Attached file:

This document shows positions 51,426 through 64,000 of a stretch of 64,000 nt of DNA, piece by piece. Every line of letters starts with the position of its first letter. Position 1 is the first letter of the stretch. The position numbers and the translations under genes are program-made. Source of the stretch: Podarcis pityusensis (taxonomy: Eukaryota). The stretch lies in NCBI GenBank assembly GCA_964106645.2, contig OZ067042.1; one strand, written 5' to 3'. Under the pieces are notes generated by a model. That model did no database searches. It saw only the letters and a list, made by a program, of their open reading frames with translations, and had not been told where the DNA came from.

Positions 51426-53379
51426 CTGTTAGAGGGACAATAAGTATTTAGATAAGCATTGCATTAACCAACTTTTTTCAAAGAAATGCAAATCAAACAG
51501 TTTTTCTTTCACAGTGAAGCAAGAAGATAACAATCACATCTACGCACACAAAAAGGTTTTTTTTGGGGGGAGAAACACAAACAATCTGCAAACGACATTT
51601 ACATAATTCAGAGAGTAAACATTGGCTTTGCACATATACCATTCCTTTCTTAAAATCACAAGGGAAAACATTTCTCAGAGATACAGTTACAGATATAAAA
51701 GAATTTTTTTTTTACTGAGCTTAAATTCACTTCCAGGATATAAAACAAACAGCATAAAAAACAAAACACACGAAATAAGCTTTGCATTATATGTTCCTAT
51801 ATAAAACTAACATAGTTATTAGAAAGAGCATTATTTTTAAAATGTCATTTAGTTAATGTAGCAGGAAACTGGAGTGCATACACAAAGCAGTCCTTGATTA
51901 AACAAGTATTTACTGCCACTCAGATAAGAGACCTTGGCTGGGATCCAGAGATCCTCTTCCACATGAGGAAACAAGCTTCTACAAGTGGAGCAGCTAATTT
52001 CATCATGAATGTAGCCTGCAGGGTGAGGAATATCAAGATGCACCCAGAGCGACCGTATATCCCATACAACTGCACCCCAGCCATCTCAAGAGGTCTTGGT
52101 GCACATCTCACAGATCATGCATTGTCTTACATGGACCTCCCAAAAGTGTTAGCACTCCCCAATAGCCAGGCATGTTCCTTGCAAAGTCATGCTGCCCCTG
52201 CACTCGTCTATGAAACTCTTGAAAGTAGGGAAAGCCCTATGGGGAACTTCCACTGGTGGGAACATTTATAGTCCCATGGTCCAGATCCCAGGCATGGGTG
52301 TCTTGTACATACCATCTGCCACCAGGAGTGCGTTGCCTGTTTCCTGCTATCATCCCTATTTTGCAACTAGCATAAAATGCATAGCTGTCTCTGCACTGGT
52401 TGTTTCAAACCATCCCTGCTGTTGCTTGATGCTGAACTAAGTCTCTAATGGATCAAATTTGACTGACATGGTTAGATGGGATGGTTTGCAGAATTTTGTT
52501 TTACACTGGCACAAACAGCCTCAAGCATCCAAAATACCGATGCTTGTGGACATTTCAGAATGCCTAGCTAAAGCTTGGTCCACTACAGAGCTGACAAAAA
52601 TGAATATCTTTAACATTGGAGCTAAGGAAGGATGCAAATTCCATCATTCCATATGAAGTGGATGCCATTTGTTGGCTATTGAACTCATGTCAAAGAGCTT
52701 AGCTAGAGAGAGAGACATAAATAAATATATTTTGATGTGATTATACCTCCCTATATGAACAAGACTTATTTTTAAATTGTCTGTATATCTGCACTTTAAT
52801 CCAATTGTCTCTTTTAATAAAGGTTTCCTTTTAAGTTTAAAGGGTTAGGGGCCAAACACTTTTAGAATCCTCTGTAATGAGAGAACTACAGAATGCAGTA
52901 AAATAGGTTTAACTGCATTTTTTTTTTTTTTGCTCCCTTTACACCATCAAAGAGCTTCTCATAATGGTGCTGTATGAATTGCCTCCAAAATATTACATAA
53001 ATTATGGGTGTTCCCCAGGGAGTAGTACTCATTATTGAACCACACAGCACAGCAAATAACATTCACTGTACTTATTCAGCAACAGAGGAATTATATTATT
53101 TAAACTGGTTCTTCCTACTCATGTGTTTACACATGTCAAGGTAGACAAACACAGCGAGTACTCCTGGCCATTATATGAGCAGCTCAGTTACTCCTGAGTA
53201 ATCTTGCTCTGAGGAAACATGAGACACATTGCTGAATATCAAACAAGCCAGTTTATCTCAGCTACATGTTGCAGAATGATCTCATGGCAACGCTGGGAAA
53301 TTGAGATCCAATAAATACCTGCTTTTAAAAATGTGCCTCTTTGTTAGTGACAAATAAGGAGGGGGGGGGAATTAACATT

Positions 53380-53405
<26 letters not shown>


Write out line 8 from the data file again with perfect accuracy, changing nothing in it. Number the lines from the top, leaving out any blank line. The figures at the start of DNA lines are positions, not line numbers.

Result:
51901 AACAAGTATTTACTGCCACTCAGATAAGAGACCTTGGCTGGGATCCAGAGATCCTCTTCCACATGAGGAAACAAGCTTCTACAAGTGGAGCAGCTAATTT